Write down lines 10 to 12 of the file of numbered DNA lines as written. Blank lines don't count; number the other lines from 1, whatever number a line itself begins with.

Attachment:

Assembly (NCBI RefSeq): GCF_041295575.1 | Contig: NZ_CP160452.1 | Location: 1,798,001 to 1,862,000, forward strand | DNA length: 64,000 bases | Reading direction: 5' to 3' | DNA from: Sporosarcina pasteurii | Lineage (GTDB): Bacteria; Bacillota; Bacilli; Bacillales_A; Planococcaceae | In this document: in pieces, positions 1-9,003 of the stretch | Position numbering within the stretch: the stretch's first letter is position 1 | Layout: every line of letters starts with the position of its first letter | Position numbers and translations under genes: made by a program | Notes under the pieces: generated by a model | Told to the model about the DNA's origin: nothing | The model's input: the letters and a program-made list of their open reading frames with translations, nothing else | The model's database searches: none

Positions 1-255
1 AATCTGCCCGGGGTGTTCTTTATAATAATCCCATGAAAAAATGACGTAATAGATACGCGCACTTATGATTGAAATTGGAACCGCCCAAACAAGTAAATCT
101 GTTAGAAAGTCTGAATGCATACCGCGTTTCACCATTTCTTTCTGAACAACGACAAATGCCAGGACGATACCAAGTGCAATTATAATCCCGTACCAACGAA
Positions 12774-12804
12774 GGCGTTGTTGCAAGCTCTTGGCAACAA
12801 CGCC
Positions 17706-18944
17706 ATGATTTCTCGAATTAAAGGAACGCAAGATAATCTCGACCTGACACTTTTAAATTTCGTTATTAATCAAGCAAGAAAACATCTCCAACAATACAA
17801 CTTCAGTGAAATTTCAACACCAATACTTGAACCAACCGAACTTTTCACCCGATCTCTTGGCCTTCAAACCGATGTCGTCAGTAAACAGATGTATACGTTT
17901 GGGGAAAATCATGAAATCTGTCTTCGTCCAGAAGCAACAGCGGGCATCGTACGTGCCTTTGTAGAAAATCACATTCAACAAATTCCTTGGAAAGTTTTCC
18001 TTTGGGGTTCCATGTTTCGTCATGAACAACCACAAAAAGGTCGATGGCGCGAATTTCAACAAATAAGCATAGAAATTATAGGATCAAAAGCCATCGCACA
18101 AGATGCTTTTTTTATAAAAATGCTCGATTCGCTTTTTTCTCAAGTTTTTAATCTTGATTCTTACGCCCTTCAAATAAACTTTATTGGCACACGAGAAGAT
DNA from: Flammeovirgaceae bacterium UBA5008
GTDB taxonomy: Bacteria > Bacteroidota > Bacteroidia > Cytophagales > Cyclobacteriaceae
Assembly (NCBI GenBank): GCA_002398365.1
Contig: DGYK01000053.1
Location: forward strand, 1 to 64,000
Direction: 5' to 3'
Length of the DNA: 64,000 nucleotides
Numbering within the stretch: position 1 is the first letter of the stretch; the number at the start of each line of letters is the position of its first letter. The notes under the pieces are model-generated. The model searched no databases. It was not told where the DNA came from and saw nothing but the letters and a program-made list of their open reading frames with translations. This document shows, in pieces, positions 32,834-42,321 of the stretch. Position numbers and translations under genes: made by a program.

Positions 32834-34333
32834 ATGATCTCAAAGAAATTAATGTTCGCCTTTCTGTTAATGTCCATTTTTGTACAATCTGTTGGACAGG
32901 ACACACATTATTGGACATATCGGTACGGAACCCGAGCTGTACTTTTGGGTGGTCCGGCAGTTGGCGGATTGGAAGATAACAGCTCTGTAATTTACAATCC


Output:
17801 CTTCAGTGAAATTTCAACACCAATACTTGAACCAACCGAACTTTTCACCCGATCTCTTGGCCTTCAAACCGATGTCGTCAGTAAACAGATGTATACGTTT
17901 GGGGAAAATCATGAAATCTGTCTTCGTCCAGAAGCAACAGCGGGCATCGTACGTGCCTTTGTAGAAAATCACATTCAACAAATTCCTTGGAAAGTTTTCC
18001 TTTGGGGTTCCATGTTTCGTCATGAACAACCACAAAAAGGTCGATGGCGCGAATTTCAACAAATAAGCATAGAAATTATAGGATCAAAAGCCATCGCACA